How And Why Companies Rule Our Lives

Vernon Coleman

I have for many years argued that companies are amoral and have agenda and requirements of their own.

My thesis, first put forward in my book Toxic Stress in 1991 and extended in the original version of Animal Rights Human Wrongs in 1999 has now been widely adopted (it was used as a starting point for the film 'The Corporation'). The argument is that the directors and executives of big companies have no control over the companies for which they work because it is the company's needs which must always come first.

The Company needs to make quarterly profits to satisfy corporate analysts. The Company needs to produce rising dividends in order to satisfy shareholders. The employees, however elevated and well rewarded they may be, are there simply to ensure that the company's needs are met. The modern company is a bit like the man-eating plant in the spoof version of `The Little Shop of Horrors'. It is never satisfied, can never be satisfied, and is unconcerned with the well-being of the humans who work for it or tend to its needs.

In an utterly misguided attempt to deal with this problem. the rather simple-minded bureaucrats who run the European Union (and, therefore, our lives) have spent several decades attempting to control modern companies and turn them into socially responsible entities.

In this fruitless and destructive endeavour they have been supported by successive European governments who have spotted the financial advantages of heaping many of the State's responsibilities onto corporate structures.

Because very few (if any) bureaucrats or politicians have any real commercial experience (or, indeed, any experience of what life is like in the real world) they have done some pretty staggering (and probably irreversible) damage to the competitiveness of European companies.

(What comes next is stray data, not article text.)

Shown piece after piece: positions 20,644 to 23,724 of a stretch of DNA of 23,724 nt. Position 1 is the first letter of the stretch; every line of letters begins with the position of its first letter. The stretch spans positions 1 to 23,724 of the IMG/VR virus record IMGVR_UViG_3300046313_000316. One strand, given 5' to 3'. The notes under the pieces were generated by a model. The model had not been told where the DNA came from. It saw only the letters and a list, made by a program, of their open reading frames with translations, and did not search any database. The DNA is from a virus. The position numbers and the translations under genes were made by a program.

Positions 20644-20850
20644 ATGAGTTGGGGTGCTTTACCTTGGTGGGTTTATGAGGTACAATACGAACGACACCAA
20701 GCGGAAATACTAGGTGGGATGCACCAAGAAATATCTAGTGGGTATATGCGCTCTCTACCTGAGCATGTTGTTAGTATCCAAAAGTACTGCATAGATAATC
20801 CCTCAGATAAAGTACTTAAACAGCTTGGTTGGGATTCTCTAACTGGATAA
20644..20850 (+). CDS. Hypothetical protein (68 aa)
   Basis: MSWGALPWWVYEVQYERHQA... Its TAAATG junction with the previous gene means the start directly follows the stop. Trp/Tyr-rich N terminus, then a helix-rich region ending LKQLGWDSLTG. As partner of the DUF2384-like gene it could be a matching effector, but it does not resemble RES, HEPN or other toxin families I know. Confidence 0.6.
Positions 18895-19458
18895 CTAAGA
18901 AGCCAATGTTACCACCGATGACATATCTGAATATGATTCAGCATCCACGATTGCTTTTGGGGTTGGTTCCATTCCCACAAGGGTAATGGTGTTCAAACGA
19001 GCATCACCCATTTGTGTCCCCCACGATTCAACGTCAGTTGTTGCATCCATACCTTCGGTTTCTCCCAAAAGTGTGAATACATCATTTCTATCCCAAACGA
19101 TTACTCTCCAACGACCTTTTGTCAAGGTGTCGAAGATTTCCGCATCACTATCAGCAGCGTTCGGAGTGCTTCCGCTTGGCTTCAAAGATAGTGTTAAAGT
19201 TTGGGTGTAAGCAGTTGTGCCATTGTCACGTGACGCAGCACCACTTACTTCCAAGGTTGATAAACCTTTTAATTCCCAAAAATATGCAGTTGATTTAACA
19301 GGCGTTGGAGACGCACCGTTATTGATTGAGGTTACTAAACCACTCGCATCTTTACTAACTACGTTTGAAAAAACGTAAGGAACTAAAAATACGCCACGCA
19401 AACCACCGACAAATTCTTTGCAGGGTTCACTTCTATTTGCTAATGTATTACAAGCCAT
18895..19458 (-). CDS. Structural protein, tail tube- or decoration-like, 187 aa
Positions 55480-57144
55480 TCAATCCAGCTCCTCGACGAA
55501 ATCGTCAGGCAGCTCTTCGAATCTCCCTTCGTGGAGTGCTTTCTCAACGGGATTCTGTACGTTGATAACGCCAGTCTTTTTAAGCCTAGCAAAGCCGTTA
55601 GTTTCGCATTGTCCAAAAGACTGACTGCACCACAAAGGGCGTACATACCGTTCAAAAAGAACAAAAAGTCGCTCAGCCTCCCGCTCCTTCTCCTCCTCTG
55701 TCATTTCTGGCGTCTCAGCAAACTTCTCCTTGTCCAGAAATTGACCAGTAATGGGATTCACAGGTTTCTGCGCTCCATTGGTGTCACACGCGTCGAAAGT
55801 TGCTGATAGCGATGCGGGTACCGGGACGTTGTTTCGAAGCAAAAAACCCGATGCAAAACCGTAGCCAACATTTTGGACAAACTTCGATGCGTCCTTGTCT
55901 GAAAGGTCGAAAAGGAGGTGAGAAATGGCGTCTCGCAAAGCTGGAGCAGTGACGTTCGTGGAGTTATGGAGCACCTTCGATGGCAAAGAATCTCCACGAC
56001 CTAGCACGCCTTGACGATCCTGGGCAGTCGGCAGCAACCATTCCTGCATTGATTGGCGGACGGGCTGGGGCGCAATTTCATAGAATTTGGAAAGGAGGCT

Today, in rather pathetic attempts to keep the EU happy, even modestly sized companies employ Corporate Social Responsibility Officers, maintain CSR Departments, promote their CSR initiatives and spend fortunes on hiring CSR consultants.

Vast amounts of time, energy and money are wasted on pointless exercises in corporate political correctness.

In England the Government forces companies to use their payrolls to perform 23 jobs which should be done by the Government. (When Labour came to power in 1997 the figure was 15). These delegated jobs include doling out maternity pay and tax credits and collecting fines and student loan repayments.

It is hardly surprising that the incidence of bankruptcy among small businesses (particularly those which are labour intensive) has reached record levels.

I don't think there is much doubt that one of the reasons for the success of companies in China and India (and for the decline of European industries) is the enthusiasm of EU bureaucrats for interfering with the way companies are run, for forcing companies to take on numerous responsibilities which should be managed by the State (arranging pensions and organising social security payments are among the relatively few responsibilities of the State) and insisting that companies become `socially responsible'.

The small tragedy is that by forcing companies to take on inappropriate and pointless responsibilities the EU bureaucrats have simply provided the slaves of the corporation (from the directors and the executives downwards) with a neat cop-out.